Sunday 20th of June 2021

smoking "but not inhaling?"...


The United Nations campaign Race to Zero recently published a paper identifying 20 pathways to reach net zero carbon emissions. In December, the British Oil & Gas Authority published a requirement that oil and gas development be “consistent with net zero” (despite approval of new offshore permits). BP, Shell and other multinational companies have all now published their “net zero” pathways.

The world finally seems to be aligning around the idea that to have a stable and safe planet we need to reach net zero emissions. That’s fantastic, and overdue. What’s less fantastic is that many companies and countries are using “net zero” to justify expanding the production of fossil fuels. This is something people living near fossil fuel infrastructure – and our global climate – simply can’t afford.

Take Canadian oil giant Enbridge, for example. In November, it committed to a target of “net zero” emissions. In spite of that commitment, the company has pushed forward with blasting and bulldozing a new tar-sands pipeline through sensitive waterways and Indigenous lands. The Line 3 pipeline is heavily opposed by local community water protectors and Indigenous leaders, many of whom have been arrested in the past month for blockading the project. The pipeline, if completed, would have the impact of opening 50 new coal-fired power plants or adding 38m new gasoline vehicles to our roads.

This is like a smoker going from one pack a day to two – and then claiming they’re quitting because they’re switching to filtered cigarettes.

All that the major oil companies have done (with tacit support from many governments) is shift their public narrative about the climate crisis from denial to delusion. They’re no longer insisting there’s no problem, because they lost that argument. “Net zero” is their attempt to continue business as usual without addressing what they’re doing to people and the planet.

If it wasn’t so serious, the premise would almost be comical: oil companies are claiming that not only can they keep their current levels of production, but expand their operations that extract and refine fossil fuels. They would have us believe that by planting trees and using largely unproven, expensive, and thus far inefficient carbon-capture technologies, they can reach “net-zero” and solve the climate crisis – all while continuing to grow fossil fuel production.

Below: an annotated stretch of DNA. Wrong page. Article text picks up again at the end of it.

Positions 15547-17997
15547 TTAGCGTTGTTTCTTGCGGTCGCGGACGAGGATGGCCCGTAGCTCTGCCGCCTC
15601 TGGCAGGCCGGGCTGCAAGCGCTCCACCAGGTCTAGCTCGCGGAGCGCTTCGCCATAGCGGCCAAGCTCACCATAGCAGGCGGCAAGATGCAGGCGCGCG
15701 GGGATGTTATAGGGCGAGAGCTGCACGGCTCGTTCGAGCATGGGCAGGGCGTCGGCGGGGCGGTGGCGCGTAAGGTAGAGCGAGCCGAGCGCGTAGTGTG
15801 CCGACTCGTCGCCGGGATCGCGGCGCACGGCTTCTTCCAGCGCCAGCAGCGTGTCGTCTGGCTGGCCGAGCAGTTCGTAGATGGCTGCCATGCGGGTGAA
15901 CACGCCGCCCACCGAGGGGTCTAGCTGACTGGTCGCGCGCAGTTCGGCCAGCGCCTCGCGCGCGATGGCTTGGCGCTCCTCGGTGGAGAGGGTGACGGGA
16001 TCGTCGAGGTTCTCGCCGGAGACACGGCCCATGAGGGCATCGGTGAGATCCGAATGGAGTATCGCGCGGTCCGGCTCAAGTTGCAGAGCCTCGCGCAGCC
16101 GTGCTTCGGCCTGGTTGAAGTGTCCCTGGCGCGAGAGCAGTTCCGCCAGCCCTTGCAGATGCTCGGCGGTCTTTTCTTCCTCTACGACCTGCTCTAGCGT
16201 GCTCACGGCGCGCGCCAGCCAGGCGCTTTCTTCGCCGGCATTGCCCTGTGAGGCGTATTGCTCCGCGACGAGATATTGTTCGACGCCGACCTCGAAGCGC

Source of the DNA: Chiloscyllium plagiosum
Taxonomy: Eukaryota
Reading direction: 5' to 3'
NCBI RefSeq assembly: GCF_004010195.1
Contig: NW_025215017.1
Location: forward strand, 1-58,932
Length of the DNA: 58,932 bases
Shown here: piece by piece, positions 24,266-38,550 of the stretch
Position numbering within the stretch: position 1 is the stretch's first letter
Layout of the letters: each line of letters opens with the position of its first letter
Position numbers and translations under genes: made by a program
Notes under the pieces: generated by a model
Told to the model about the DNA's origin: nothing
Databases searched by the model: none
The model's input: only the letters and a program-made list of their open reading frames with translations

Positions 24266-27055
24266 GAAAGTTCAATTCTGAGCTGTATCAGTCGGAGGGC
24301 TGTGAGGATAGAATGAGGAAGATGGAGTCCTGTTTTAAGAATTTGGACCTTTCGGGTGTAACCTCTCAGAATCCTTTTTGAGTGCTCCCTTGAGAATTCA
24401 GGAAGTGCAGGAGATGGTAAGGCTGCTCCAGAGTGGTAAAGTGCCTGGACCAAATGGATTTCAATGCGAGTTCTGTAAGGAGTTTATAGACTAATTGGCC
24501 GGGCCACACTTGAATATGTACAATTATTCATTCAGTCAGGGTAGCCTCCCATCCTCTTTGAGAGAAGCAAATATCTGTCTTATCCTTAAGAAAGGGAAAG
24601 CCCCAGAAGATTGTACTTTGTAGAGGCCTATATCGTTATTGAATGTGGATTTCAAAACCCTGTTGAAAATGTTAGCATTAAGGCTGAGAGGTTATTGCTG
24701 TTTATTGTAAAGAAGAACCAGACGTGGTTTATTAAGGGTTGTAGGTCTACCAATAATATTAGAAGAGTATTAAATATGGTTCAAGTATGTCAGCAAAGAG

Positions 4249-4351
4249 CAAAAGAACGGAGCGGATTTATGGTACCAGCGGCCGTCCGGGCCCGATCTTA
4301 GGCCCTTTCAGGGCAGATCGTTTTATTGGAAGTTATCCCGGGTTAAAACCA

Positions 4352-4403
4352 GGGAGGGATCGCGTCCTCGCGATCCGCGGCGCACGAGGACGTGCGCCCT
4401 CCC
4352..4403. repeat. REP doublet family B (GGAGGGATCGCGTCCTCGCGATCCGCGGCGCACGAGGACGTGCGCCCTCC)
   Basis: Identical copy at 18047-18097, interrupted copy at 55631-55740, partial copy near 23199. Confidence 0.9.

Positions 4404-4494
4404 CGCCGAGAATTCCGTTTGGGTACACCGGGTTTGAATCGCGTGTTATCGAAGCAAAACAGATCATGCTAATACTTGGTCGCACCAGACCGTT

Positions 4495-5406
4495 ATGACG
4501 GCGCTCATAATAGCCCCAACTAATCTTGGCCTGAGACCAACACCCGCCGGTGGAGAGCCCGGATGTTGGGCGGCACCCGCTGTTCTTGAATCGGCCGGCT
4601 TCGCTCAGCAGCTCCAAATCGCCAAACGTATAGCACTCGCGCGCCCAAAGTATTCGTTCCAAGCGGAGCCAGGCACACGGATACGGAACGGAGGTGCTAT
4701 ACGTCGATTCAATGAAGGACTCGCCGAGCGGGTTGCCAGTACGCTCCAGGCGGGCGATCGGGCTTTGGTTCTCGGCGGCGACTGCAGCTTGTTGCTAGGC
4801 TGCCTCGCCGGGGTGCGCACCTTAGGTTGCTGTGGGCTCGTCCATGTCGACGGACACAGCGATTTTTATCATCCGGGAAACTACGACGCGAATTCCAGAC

This argument is delusional and based on bad science. To have any realistic shot at maintaining a 1.5C world, we need to be winding down and phasing out fossil fuel production, not growing it – as its executives are incentivized to do.

Even as fossil fuel companies admit the climate crisis is a real and pressing issue, they’re continuing to build out infrastructure to support 120% more fossil fuels than the world can burn in a 1.5C scenario. Not to mention that they’re also spending billions of dollars lobbying governments to weaken climate policy.

Let’s be clear – “net-zero” is being used by incumbents to obfuscate what actually needs to be done to meet the Paris climate goals. The rush to build out more infrastructure, the inordinate amounts of spending to influence elected officials – all of this is a last-gasp attempt by a dying industry to lock in as much profit as possible while it still can.

Fossil fuel companies are using bloated estimates of nature-based and carbon capture technologies along with carbon markets to justify further fossil fuel expansion and production. We can’t let them. We already have too much carbon in the atmosphere. We are already experiencing floods, fires, droughts and extreme weather. At this juncture every extra ton produced matters.

That’s why we need a solution that involves international cooperation supported by a massive groundswell of popular support to solve this crisis – arguably the largest and most urgent we’ve ever faced as a species. One that pushes back against false solutions and manages the transition to a clean energy economy in a way that is safe, fast, and fair.